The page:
This seemed important to me at a time when we are witnessing devastating acts of terror around the world; this destructive acts are not new but we are now able to witness them due to our present venues of communication. I saw several pieces of art around the city where artists voiced the concept of ‘terror’ in their work reminding us that we can participate in 'peace' by being peaceful individuals ourselves; that peace is a practice that comes only from within.


Overall I was happy to be at Art Basel and to attend all the other shows happening in Miami; the message was in general the same: a sense of search and exploration that reflects our present search and exploration for spiritual values that can bring us closer to a more inclusive society. 
We yearn for kinder and more loving societies similar to those we experience regularly in small groups all over our cities today; where healing, yoga and meditation are normal practices and where 'peace' is the central concept.

This is the message that we artists are sending today to future generations. History repeats itself; let’s let art be a peaceful guidance for people to head in the right direction and a reminder that we can loudly or quietly participate in a peaceful demonstration for inclusiveness and peace around the world.



AQUA 2015 






Functional Art










SCOPE 2015


















Jaime Izquierdo, Artist-Editor

ART BASEL 2015 - Images by Jaime Izquierdo




ART BASEL 2011 B - Images by Jaime Izquierdo


Art Basel has become one of the most celebrated events in Miami. The entire city is involved with art venues during the Art Basel event, offering visitors, artists, collectors and dealers the opportunity to meet and do business. There is a combination of classic and new in this art convention where Miami residents are regaled with the once a year exposure to valuable pieces of art, that are museum quality. It is refreshing to be able to stand in front of paintings, installations, objects, and sculptures and spend time enjoying them without the formality of a museum setting. In addition, art dealers are very pleasant and one does not sense the stuffiness associated with exclusive galleries. There is a sense of inclusiveness that attracts more and more visitors each year. Art Basel has become one of my favorite places to view what is new in the market, and to revisit pieces of art I have not seen in a long time, some never before.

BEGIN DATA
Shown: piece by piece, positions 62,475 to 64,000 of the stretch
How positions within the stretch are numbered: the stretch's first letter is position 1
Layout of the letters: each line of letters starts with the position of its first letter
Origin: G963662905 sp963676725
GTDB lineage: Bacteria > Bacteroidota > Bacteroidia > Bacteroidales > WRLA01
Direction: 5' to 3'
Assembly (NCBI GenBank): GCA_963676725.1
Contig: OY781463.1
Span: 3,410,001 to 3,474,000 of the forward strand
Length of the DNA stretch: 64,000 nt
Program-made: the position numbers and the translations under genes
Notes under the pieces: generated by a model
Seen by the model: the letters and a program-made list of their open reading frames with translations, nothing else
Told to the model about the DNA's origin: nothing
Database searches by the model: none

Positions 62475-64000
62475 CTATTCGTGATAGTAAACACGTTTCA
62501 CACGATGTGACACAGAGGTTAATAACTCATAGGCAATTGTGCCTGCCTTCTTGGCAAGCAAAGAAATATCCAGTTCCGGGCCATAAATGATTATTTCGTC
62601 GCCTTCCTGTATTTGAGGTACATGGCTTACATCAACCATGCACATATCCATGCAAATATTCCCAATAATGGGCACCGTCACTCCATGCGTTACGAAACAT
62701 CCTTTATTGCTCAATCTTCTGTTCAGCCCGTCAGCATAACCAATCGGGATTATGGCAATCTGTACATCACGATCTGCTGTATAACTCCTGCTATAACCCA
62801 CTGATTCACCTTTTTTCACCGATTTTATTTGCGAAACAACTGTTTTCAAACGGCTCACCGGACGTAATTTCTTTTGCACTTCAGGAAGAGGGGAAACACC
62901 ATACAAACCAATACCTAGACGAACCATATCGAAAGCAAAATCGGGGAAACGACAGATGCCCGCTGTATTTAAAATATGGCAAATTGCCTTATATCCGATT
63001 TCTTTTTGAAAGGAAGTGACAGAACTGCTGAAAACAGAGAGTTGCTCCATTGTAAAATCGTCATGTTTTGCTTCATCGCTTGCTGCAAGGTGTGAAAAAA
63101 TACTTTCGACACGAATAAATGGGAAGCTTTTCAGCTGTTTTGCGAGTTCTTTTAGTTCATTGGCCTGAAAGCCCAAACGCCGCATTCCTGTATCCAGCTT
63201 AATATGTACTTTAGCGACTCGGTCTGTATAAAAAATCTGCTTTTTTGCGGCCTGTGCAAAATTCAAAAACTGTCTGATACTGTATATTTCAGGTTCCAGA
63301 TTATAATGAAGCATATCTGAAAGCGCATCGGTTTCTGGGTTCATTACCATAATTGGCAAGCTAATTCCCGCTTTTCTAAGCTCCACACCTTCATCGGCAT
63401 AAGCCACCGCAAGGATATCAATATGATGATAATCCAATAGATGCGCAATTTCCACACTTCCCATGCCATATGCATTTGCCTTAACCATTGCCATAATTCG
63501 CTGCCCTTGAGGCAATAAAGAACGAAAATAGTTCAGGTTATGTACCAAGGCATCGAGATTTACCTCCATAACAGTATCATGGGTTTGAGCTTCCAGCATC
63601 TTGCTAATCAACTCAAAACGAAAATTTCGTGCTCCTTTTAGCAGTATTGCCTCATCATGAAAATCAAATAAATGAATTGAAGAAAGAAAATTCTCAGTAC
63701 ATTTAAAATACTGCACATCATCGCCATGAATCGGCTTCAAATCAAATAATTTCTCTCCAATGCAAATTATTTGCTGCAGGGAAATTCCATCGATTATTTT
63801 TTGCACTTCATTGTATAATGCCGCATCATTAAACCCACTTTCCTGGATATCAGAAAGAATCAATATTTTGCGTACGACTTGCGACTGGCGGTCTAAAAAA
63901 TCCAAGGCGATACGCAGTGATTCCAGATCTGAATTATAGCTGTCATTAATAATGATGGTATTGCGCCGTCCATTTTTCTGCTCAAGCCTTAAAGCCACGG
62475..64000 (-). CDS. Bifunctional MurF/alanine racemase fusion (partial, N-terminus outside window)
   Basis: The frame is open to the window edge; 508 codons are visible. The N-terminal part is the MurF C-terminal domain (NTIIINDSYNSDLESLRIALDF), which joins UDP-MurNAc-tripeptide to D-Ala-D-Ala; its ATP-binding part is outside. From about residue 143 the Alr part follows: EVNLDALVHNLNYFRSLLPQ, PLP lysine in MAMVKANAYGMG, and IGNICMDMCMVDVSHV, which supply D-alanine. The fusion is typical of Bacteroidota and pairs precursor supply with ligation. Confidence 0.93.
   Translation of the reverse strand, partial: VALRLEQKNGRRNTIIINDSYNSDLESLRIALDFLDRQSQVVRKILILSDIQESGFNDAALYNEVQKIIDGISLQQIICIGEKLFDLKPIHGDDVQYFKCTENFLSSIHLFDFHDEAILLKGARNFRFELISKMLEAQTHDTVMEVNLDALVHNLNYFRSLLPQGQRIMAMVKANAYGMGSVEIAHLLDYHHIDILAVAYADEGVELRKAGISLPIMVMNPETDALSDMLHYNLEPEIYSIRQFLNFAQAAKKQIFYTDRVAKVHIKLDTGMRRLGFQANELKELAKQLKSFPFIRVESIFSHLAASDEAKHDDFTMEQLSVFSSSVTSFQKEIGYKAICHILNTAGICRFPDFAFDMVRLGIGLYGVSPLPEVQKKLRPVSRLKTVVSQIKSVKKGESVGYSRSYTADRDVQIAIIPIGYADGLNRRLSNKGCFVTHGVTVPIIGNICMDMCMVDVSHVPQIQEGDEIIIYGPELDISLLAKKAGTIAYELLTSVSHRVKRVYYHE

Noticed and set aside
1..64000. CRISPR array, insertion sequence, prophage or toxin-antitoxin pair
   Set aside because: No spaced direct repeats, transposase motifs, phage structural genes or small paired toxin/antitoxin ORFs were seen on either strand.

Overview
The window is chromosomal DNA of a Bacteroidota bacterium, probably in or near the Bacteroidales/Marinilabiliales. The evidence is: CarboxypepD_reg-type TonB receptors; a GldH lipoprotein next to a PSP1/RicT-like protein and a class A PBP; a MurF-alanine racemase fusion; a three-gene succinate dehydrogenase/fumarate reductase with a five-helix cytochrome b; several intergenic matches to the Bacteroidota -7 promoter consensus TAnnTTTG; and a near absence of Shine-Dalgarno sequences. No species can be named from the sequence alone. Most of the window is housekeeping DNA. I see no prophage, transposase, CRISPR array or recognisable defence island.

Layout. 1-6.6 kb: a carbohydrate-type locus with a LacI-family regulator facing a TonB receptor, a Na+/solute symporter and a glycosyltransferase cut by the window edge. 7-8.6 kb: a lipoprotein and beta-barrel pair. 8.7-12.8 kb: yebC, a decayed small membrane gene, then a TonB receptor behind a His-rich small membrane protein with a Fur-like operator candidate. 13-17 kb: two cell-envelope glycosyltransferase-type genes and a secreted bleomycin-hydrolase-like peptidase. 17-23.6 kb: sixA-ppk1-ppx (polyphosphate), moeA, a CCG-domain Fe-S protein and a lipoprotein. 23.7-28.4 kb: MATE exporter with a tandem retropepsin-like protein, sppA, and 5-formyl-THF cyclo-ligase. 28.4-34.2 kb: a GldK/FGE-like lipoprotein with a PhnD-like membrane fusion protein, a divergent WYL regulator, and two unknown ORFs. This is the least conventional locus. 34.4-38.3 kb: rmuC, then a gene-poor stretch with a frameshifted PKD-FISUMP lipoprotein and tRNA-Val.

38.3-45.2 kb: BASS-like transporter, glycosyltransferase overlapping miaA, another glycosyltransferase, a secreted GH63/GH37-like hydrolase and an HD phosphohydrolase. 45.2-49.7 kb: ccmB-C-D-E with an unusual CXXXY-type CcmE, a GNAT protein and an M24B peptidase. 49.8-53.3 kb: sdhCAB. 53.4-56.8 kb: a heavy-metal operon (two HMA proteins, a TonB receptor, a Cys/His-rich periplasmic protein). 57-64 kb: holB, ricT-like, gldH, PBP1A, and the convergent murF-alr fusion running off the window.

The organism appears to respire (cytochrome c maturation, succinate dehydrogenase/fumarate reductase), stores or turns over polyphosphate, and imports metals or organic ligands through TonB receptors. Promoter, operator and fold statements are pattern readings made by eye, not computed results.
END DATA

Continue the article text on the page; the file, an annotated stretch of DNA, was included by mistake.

The energy at Art Basel spells freshness with new works of art displayed along their modern-classic counterparts. Pricing is still in the thousands, hundreds of thousands and more for works of art at this show. It is a once a year opportunity for visitors to feel part of such an important market, even if you attend just to view the works. There is a majority of visitors to the show that come simply to take advantage of this rare opportunity, this includes bus loads of local school students that enjoy the opportunity to participate in this sophisticated and yet welcoming event. Art Basel is definitely a good place to introduce young viewers to the history of modern art, where it is simple to understand what art is today.

Last year we asked some of the art dealers to define art as it is today, but we did not get positive responses, none that they wanted included in an article. It has to be difficult for an art dealer to commit to a statement about what art is since everything is art. This contributes to the sense of inclusion that exists at Art Basel. Whereas art used to be the representation of a person or an object in reality, objects themselves like trees, stones, old furniture, real fruit, and plants are today marketed as works of art. It is the conception of the artist that gives validity to these items as works of art. Whereas painting, sculpture and architecture were the techniques used to represent reality; all crafts are included in the art market as acceptable techniques to create art today. It is normal to see beautiful and imaginative works produced by taxidermists, weavers, iron workers, clothing workers, plastic mold makers, and all other craftsmen. An installation by Brazilian artist Paolo Nazareth that included his old VW Van loaded with bunches of bananas, which he sold at the show for ten dollars apiece to pay for his show expenses, gave the show a charming quality. His booth at the show was one of the best attended, as were galleries presenting classic works, like Galerie Thomas from Berlin that sold works by artists like Calder, Alexander Archipenko, Chagall, and many more modern artists. The combination of new and well established artists makes Art Basel exciting to view and experience as a place where all artist share equal attention from viewers.